For example, you could run the following command and have 1000 queries sent to name field of the documents index on your local ElasticSearch instance:
java -cp ag-player-es-0.1.0-withdeps.jar \
com.sematext.ag.es.SimpleEsPlayerMain http://localhost:9200/ documents text 1000
The second generator that enables you to run queries uses a dictionary to generate text of your queries. It is similar to the SimpleEsPlayerMain, except for dictionary usage. In order to use that player, you need to provide the same parameters as to the SimpleEsPlayerMain and one additional parameters:
For example, you could run the following command and have 1000 queries sent to name field of the documents index on your local ElasticSearch instance. Queries would be generated using dict.txt dictionary (each line containing different query string):
java -cp ag-player-es-0.1.0-withdeps.jar com.sematext.ag.es.DictionaryEsPlayerMain http://localhost:9200/ documents text 1000 dict.txt
The one and only player that enables you to index data to your ElasticSearch instance. Just as the player discussed above, DictionaryDataEsPlayerMain also works with the help of a dictionary. You need to provide the following parameters in order to use this player:
ElasticSearch base URL
ElasticSearch index name
ElasticSearch type name
Number of events that should be generated
One or more fields and their types
So, for example if you would like to index 100.000 documents to documents index under document type to your local ElasticSearch instance you could run the following
Right now, the following field types are available:
We plan to add more types in the future. Pull requests with patches are welcome!
Using ActionGenerator for Apache Solr
Players available for Apache Solr are similar to the ones available for ElasticSearch, but lets quickly look at them, too.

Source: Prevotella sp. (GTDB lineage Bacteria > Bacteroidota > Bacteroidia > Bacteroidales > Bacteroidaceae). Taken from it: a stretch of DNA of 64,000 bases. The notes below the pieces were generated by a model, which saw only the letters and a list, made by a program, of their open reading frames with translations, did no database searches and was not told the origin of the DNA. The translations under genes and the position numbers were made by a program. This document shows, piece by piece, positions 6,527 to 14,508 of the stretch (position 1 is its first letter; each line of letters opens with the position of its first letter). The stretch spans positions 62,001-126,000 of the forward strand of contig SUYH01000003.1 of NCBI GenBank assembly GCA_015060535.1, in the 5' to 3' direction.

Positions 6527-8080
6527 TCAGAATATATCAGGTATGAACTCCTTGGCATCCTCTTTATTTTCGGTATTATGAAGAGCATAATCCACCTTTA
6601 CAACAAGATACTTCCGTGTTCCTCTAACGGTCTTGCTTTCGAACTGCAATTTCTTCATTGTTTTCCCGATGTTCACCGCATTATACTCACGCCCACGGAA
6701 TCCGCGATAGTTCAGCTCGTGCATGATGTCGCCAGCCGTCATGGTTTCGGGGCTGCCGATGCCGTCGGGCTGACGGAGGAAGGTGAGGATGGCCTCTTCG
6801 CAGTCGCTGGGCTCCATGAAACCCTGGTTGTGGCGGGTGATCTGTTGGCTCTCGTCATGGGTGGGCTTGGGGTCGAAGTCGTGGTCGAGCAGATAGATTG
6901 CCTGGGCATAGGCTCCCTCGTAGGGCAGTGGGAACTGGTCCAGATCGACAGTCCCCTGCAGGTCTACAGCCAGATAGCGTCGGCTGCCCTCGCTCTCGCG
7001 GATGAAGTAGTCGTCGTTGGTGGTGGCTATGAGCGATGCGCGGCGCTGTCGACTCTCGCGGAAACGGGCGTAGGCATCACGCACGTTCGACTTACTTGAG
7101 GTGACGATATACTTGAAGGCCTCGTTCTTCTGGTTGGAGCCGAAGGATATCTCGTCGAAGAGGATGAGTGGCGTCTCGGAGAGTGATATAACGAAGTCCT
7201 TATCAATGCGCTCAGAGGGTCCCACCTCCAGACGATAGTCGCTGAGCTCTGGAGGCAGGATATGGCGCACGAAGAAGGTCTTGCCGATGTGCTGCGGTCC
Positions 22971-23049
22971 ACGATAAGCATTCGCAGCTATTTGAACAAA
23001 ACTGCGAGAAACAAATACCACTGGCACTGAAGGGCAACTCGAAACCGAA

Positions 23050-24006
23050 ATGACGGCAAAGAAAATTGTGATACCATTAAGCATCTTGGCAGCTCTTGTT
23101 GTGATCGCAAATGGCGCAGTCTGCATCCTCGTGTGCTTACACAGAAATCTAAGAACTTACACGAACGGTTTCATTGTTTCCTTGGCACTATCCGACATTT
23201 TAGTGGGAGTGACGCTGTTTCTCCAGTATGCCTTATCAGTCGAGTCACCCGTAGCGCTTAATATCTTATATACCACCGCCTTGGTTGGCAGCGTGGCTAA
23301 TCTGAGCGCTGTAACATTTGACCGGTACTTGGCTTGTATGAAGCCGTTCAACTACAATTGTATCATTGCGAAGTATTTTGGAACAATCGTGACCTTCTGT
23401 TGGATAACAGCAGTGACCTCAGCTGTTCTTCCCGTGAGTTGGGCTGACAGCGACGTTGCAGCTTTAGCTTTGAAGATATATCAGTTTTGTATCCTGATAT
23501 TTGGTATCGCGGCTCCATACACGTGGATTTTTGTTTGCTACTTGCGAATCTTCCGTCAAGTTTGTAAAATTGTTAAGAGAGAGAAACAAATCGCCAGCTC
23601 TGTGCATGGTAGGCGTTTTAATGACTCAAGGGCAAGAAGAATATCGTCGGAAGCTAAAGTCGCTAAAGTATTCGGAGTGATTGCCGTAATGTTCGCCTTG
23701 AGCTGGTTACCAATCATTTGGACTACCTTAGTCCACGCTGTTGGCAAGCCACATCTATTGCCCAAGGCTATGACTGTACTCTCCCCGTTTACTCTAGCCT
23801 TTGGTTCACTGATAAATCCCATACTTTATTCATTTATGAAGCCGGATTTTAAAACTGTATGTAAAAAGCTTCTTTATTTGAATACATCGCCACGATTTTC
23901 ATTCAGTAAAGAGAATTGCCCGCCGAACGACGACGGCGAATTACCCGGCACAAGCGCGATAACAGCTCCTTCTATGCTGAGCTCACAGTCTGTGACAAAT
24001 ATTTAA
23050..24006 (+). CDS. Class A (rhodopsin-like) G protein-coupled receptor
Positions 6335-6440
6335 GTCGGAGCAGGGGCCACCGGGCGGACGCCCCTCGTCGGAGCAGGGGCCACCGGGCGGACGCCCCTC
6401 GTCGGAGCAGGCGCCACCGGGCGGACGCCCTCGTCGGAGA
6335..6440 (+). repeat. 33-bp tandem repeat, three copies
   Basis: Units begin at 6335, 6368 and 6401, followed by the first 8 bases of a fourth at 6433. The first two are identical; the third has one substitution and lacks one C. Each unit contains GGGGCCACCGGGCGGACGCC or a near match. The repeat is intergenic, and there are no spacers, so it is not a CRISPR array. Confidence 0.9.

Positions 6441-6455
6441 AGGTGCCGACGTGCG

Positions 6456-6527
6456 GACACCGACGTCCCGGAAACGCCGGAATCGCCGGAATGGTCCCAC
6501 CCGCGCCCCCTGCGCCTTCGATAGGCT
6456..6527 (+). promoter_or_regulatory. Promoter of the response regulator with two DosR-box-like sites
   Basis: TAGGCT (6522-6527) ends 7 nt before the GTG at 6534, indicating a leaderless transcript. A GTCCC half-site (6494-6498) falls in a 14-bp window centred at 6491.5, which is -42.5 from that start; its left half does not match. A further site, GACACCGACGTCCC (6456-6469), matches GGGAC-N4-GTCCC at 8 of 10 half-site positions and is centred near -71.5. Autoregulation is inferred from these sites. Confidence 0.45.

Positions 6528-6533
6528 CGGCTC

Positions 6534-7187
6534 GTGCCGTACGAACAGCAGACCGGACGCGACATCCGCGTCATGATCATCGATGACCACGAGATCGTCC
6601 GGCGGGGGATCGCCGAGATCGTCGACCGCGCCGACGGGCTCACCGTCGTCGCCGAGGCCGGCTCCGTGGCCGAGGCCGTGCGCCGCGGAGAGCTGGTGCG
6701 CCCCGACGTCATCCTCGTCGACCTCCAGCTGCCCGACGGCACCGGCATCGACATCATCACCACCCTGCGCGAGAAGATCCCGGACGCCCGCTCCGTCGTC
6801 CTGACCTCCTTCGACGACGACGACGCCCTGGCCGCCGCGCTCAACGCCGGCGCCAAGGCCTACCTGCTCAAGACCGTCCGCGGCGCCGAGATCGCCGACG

This player is similar to the SimpleEsPlayerMain – it also generates random queries, but to Apache Solr. In order to use it, you need to provide the following parameters:
Apache Solr core search handler URL
The field queries should be run against
Number of queries to be generated
For example, you could run the following command and have 1000 queries sent to name field of the documents core of your local Apache Solr instance:
java -cp ag-player-solr-0.1.0-withdeps.jar com.sematext.ag.solr.RandomQueriesSolrPlayerMain http://localhost:8983/solr/documents name 1000
DictonarySolrPlayerMain is similar to RandomQueriesSolrPlayerMain except it uses dictionary to generate queries. In order to use this player you need to provide one additional parameter compared to the ones you provided to DictionarySolrPlayerMain:
For example, you could run the following command and have 1000 queries sent to name field of the documents core of your local Apache Solr instance. Queries would be generated using dict.txt dictionary (each line containing different query string):
java -cp ag-player-solr-0.1.0-withdeps.jar com.sematext.ag.solr.DictionarySolrPlayerMain http://localhost:8983/solr/documents name 1000 dict.txt
The last player I’d like to tell you about is the one that enables data indexation to your Apache Solr instance. DictionaryDataSolrPlayerMain is similar to its ElasticSearch counterpart. You need to provide the following parameters in order to use this player:
Apache Solr core update handler URL
Number of events that should be generated
One or more fields and their types
For example, if you would like to index 100000 documents to documents core of your local Apache Solr instance you could run the following
Lets omit the field types description as it was provided during DictionaryDataEsPlayerMain description above.